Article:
Drs. Tamra Stambaugh and Emily Mofield go beyond the usual guidance on differentiation for gifted and advanced learners, providing teachers with useful graphic organizers, project ideas, and sample complex questions in multiple K-12 content areas, writes NBCT Kim Rensch.
Category: Book Reviews
Stress, excessive workload, unrealistic mandates, and daily expectations can add up to burnout. Jenny Grant Rankin’s First Aid for Teacher Burnout combines strategies to alleviate stress, streamline grading, tame technology and practice self care. Essential reading!
Miriam Plotinsky asks for a mindset shift toward student autonomy and then focuses on creating deeper relationships so that students have a safe space to take risks. The goal? A less micromanaged, more student-directed learning environment, writes teacher Rebecca Crockett.
The Joy of Reading “is manna for those of us who love reading and can’t imagine not having a book at hand,” writes Cathy Gassenheimer. It’s a must-have tool for educators who teach students how to read and seek to expand their own comprehension and love for stories.
Building on the surge in virtual and blended teaching during the pandemic, the authors show how teachers across content areas can further develop their virtual and digital skills. Their well-organized book sustains an accessible, mentoring tone throughout, writes Theresa Wood.
In Becoming Active Citizens Tom Driscoll and Shawn W. McCusker offer a compendium of the latest approaches and ideas in civic education. Their ideas equip teachers across academic disciplines with the tools to navigate this ever-changing landscape, writes Sarah Cooper.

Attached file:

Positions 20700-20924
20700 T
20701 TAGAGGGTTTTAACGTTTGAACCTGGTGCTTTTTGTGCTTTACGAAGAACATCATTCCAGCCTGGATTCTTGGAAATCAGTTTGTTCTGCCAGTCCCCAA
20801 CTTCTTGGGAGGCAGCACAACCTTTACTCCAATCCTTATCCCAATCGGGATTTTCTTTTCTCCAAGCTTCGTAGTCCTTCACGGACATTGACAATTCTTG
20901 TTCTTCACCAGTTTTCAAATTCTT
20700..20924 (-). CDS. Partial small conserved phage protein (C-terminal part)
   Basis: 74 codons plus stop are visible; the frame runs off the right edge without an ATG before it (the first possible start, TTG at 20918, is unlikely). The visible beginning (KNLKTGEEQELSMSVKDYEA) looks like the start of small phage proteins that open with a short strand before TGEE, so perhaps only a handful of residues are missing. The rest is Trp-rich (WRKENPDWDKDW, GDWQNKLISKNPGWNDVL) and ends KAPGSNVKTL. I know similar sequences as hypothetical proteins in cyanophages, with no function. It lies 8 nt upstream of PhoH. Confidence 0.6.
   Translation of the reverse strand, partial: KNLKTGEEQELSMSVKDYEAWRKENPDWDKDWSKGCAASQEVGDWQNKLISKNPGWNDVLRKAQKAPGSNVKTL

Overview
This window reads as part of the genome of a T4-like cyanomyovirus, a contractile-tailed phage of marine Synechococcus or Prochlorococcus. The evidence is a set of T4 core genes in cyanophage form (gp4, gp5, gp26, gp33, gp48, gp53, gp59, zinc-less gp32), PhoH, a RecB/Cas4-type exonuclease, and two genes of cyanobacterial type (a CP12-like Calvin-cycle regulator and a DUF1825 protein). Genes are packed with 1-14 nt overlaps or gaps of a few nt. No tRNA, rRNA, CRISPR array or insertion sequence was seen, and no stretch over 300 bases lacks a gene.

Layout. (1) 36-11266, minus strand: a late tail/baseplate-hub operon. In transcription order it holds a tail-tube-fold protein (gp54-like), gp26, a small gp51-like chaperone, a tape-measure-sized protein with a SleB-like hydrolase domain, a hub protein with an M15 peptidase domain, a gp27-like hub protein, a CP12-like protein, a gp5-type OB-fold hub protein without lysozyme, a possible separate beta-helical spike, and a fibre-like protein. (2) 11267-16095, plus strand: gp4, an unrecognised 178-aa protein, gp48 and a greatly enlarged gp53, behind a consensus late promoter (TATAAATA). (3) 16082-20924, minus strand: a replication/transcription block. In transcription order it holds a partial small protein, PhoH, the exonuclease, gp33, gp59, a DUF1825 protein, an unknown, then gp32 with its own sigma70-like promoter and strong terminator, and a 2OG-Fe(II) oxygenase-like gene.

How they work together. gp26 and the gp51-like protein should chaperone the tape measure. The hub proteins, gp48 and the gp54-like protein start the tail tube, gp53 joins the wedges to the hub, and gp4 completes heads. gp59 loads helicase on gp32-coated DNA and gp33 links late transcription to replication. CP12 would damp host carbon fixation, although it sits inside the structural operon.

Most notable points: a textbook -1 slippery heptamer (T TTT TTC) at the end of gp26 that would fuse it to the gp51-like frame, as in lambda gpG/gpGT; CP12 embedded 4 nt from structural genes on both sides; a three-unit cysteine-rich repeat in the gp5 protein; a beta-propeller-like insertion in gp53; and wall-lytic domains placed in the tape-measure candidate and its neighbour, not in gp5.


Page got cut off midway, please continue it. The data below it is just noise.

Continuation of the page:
In Ready-to-Use Resources for Grit in the Classroom, Sanguras calls on her extensive experience to create a book that will assist teachers in their goals to help students to develop passion, perseverance, and commitment – the three components of grit – writes Anne Anderson.
This entry in Corwin’s Five to Thrive series offers a valuable ELA resource with accessible, crucial advice and information for real teachers – written by real teachers. Veteran middle school teacher Kelli Stuhr finds the book succinct, meaty and refreshingly optimistic.
In Start Here Start Now, Liz Kleinrock explores the challenges educators face in bringing Antibias and Antiracist work into the classroom. Kleinrock writes with humor and empathy, says teacher leader Jeny Randall, offering simple-to-implement strategies for every subject and school setting.
In The Power of Teaching Vulnerably David Rockower explains how personal, relational, and dialogic vulnerability can help educators build healthy classroom dialogue. Amy Estersohn would have liked more guidance for teachers facing job loss if they discuss sensitive topics.